law, 13, 18                                 Roberts, Darryl, 9, 16, 17, 18, 28
laws, 12                                    Robertson, Heather, 9
lawyer, 5                                   scatter, 17
lay funeral director, 13                    service, 6, 19
Leatherdale Gardiner, 12                    shipping, 18
LeClaire Brothers, 11                       Smith, Doug, 13, 28
licences, 12                                the D, 16
license, 12                                 tissue donations, 15
liners, 19, 24                              tombstone, 27
Litter Regulation, 17                       traditional funeral, 8
lot, 7                                      Transcona Funeral Chapel, 11
Manitoba Funeral Services Association, 13   transfer, 7
Manitoba Public Insurance, 25               transplant, 15
marker, 27                                  upselling, 23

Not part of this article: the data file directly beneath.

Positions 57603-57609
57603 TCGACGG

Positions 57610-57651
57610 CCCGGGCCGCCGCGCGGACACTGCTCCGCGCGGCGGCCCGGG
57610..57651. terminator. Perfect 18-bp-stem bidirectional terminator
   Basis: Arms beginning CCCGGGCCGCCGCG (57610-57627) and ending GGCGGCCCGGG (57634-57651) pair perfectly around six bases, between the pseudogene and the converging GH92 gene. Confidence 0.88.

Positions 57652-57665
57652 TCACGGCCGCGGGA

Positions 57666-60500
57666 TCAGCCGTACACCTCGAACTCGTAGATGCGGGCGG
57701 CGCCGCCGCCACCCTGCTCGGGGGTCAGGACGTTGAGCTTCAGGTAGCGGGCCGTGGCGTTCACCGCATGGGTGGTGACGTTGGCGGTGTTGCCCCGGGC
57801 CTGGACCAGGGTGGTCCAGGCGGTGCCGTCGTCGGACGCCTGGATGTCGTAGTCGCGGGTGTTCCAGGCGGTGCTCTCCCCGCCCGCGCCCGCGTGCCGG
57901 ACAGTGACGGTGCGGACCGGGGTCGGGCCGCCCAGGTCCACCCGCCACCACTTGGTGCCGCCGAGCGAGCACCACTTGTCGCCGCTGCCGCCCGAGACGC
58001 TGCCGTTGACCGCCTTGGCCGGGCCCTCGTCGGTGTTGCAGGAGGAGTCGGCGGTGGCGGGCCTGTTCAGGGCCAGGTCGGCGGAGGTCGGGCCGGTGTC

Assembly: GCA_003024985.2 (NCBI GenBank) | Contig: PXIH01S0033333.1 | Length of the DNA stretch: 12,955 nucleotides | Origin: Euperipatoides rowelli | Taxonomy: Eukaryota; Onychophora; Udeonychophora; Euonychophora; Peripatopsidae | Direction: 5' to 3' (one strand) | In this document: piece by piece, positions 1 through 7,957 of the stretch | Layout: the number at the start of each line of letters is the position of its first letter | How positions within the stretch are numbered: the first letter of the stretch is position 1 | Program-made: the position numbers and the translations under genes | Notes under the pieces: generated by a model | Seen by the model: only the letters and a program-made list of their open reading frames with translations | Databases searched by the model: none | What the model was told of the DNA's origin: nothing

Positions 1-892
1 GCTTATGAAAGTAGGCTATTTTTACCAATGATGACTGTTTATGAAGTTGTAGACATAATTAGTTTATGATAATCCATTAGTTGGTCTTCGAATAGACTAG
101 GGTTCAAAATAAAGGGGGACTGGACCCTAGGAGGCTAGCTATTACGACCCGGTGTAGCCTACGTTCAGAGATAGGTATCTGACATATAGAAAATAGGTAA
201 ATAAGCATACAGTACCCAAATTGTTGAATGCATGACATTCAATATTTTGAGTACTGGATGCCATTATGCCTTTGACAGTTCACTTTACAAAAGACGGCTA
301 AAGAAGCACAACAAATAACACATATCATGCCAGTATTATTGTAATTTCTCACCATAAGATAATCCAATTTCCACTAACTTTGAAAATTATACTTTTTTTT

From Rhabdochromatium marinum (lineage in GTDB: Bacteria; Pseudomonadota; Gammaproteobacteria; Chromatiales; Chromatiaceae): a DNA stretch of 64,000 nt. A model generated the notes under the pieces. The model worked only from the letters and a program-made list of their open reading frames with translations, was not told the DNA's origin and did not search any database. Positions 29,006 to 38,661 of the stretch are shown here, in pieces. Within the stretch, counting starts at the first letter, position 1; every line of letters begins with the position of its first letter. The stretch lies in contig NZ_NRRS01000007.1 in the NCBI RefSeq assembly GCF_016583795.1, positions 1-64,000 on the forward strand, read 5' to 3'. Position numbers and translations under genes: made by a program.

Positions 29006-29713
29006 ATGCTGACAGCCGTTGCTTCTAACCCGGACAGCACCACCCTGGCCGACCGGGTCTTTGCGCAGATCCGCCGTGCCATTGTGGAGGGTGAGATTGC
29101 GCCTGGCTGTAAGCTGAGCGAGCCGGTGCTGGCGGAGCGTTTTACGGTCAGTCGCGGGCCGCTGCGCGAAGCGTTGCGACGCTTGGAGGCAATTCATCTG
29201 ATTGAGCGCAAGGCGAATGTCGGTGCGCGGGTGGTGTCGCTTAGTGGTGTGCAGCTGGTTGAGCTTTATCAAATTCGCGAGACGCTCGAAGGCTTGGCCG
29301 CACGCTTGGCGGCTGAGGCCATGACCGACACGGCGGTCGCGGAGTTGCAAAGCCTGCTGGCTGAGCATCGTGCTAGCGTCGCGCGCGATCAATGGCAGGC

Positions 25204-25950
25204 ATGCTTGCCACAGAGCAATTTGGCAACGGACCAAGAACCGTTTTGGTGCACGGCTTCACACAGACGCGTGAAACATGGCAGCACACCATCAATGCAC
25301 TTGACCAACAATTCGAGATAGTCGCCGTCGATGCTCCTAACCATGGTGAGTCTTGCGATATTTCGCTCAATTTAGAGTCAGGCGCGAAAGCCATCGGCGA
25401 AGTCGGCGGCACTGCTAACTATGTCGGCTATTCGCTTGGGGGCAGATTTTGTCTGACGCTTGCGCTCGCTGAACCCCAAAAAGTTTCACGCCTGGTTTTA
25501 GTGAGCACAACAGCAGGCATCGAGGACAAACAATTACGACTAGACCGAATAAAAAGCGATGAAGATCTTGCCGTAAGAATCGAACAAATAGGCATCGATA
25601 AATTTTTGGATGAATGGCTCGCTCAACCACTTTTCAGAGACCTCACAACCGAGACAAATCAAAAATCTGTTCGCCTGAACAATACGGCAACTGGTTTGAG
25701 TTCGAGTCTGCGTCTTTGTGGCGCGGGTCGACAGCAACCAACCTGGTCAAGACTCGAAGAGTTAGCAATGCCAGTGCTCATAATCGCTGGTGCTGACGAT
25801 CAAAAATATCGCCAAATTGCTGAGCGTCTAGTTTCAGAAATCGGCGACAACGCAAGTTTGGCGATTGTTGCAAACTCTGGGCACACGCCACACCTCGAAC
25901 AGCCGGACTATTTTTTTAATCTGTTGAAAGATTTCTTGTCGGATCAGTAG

mausoleums, 19                              urn, 7, 17, 23
Medical Certificate of Death, 14            vault, 24
memorial, 20, 25                            vaults, 19
memorial service, 6, 19, 20                 Victim's Bill of Rights. See
minimum container, 7                        viewing, 8
minium container, 7                         visitation, 8
miscellaneous items, 20                     Vital Statistics, 14
Mitford, Jessica, 9, 18, 28                 Vital Statistics Act, 13, 14
Morgan, Ernest, 14, 28                      vocabulary, 7
Mosaic Funeral Services, 11                 Voyage Funeral Home, 11
niche, 7                                    web, 29
obituary, 23                                Wheeler Funeral Chapel, 11
organ donations, 15                         Winnipeg
P. Coutu, 12                                   cost of dying, 10
pay, 26                                        funeral homes, 10
paying for funeral, 25                         independent, 11
plot, 7                                        recent closures, 11
prayers, 8                                  Winnipeg First Call, 14



                                                                                   31
Winnipeg Funeral Transfer Service, 14   Workers Compensation, 25
Wojcik’s Funeral Chapel, 11             Young, Gregory, 28
Wong, Jan, 18




                                                                   32

				
DOCUMENT INFO
Description: FUNERAL